On September 14, 2013, the Chemical Weapons Convention, which bans the development, production, storage, and use of poison gas, welcomed its 190th member. The milestone shows just how far the world has come on chemical weapons.

To appreciate the change, it is worth remembering that, throughout the 1980–88 Iran-Iraq War, Saddam Hussein’s regime used poison gas repeatedly, including to slaughter thousands of civilians in an attack on the Kurdish town of Halabja in March 1988. Beyond a few rhetorical complaints, the world turned a blind eye. This time around, within a month of poison-tipped rockets falling on a Damascus suburb and killing 1,400 civilians, U.S. Secretary of State John Kerry and Russian Foreign Minister Sergey Lavrov announced a joint framework for chemical disarmament in Syria and Damascus acceded to the Chemical Weapons Convention. In short, the outcry and action after the August 21 attacks indicate that 2013 is not 1988.

The U.S.-Russian agreement is an important first step, but many make-or-break moments remain. As Kerry introduced the deal, he announced that the United States and Russia had agreed that Syria’s chemical stockpile comprises roughly 1,000 metric tons of the blister agent mustard gas, the nerve agent sarin, and the precursor chemicals used to make other agents. He voiced Washington’s belief that the chemicals weapons program involves 45 sites, indicating a large array of deployment locations and to several research, development, production, and storage sites. (The Russian delegation was silent on this particular matter.) Compared with the massive 32,000-metric-ton and 40,000-metric-ton arsenals that the United States and the Soviet Union produced during the Cold War, Syria’s is rather small. Still, its dispersal across a country embroiled in conflict will make disarmament tremendously challenging.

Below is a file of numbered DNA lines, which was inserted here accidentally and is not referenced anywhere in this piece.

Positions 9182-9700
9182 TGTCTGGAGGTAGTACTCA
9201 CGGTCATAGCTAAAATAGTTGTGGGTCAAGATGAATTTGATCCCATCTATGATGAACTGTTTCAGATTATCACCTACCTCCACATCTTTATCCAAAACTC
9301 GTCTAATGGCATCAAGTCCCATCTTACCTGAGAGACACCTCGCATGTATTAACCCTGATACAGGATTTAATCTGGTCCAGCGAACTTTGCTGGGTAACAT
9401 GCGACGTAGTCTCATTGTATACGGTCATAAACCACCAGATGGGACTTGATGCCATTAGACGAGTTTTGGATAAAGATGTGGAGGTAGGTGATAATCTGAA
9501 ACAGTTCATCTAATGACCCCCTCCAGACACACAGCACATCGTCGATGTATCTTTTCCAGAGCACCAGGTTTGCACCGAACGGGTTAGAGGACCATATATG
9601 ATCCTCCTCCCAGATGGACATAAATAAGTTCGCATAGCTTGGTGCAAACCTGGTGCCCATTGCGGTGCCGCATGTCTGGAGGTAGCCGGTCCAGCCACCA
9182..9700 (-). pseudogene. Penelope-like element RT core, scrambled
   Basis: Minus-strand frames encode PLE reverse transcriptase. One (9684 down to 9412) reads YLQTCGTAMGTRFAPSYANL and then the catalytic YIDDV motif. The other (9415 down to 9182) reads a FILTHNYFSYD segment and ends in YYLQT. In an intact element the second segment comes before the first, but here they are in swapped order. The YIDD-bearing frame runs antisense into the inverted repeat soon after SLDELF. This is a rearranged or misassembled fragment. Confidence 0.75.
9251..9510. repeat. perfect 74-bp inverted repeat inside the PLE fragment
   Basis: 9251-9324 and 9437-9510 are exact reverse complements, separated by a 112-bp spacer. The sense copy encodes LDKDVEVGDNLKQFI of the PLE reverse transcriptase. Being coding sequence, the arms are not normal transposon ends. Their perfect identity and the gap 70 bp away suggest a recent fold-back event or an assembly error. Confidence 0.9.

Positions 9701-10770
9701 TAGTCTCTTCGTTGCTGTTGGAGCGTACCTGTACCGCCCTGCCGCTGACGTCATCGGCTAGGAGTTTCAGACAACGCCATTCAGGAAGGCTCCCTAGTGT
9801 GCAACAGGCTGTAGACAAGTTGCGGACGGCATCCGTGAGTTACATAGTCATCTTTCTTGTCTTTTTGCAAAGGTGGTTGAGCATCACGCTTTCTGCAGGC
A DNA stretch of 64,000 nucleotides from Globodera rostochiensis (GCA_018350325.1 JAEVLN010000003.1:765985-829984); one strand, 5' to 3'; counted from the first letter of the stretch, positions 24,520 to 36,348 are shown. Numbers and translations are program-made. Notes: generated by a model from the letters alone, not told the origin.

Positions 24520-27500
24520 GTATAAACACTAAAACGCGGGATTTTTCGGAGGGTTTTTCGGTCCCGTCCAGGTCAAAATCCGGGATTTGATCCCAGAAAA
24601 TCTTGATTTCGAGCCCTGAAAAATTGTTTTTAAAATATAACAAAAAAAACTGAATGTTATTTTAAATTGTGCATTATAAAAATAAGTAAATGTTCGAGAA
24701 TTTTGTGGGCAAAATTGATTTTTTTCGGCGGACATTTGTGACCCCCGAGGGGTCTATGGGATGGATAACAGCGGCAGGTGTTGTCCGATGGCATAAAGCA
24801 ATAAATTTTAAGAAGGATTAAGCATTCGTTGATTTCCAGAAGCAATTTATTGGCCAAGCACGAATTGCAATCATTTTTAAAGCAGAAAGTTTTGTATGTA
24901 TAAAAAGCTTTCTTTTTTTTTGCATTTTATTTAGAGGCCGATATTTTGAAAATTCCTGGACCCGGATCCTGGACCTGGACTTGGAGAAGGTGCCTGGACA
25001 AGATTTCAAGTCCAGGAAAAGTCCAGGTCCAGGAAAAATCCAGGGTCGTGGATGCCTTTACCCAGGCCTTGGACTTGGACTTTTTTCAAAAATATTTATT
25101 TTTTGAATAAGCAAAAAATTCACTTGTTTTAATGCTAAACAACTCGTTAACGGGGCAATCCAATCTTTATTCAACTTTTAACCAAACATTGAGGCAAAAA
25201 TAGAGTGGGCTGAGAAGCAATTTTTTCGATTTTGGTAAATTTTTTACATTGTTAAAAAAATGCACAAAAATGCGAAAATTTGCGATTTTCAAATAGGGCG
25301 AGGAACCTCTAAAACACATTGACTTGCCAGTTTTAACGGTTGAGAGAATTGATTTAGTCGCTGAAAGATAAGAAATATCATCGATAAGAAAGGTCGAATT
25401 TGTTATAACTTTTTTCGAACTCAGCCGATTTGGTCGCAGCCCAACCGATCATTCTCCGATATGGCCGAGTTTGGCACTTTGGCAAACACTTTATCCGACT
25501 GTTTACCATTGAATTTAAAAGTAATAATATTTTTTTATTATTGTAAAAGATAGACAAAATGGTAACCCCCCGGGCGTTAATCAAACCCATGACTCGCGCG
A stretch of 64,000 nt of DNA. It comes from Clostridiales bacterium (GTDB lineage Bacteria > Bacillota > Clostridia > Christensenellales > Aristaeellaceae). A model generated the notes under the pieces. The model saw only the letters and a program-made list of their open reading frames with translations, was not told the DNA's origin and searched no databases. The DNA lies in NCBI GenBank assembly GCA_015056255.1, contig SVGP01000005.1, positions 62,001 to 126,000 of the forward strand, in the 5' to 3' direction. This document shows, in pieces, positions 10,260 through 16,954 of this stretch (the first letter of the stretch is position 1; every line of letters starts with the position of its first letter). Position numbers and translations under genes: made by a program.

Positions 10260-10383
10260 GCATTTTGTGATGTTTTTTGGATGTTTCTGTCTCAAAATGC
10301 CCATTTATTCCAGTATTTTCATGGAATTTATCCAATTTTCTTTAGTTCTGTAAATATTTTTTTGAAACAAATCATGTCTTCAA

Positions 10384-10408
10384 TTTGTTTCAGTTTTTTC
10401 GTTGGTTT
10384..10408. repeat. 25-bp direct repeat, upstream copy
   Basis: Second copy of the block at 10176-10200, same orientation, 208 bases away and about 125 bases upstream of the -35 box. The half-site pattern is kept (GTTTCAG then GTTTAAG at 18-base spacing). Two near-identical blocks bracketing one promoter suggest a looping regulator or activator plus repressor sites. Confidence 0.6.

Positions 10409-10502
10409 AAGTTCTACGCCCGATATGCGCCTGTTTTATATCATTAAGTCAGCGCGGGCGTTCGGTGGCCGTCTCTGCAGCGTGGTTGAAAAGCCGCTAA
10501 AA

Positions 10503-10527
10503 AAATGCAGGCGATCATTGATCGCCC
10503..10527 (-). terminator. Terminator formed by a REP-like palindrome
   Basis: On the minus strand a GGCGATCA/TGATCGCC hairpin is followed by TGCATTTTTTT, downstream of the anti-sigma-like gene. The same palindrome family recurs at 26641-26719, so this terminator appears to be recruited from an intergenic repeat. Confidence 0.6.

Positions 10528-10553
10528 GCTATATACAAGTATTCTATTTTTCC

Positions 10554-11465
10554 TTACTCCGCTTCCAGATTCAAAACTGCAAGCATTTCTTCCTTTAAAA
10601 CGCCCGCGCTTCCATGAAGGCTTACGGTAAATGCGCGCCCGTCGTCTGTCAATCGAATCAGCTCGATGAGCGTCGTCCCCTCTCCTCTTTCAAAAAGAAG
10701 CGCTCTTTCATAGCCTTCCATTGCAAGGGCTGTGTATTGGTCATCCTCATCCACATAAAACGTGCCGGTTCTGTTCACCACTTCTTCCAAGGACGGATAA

The U.S.-Russian framework is premised on a highly compressed version of the Chemical Weapons Convention’s timelines for the declaration and destruction of weapons, as well as on an adjusted version of the treaty’s inspection procedures for declared sites. The convention’s inspectorate in The Hague, called the Organization for the Prohibition of Chemical Weapons (OPCW), will carry out the bulk of the work. A close examination of where this effort will break with precedent shows just how challenging carrying out this plan will be.

First, when it comes to chemical weapons nonproliferation, things usually move at a snail’s pace. The convention itself took 24 years to negotiate, and decisions often languish in the convention’s governing body, the OPCW’s executive council. Destruction plans have historically taken many months to draft and approve, and destruction facilities take years to construct, given the need to build in safeguards against accidents during the process, which often mates explosives and propellants with deadly chemical warfare agents. The U.S.-Russian framework stipulates complete destruction of Syria’s chemical weapons by mid-2014 -- a tall order indeed.

Second, the OPCW’s inspectors have never before worked in a war zone. Doing so now will complicate inspectors’ usual efforts to inventory chemical weapons stockpiles and monitor their destruction. The U.S.-Russian framework puts the onus for the inspectors’ security squarely on Syrian President Bashar al-Assad's government, but it is worth noting that last month, when a team of UN investigators in Damascus tried to investigate the August 21 attack, Assad apparently unleashed snipers on the convoy as it made its first foray into the field. Rebel leaders have criticized the U.S.-Russian framework but say that they will fight around -- not intentionally harm -- the inspectors. Whether Hezbollah, Hamas, al Qaeda, and other groups that might like to get their hands on chemical arms will be so circumspect is doubtful. Citing reason for hope, Kerry explained that Washington believes that all of Assad’s chemical sites are in government-controlled territory and that U.S. intelligence indicates that Syrian troops have previously moved chemical weapons to more secure locations when faced with rebel advances.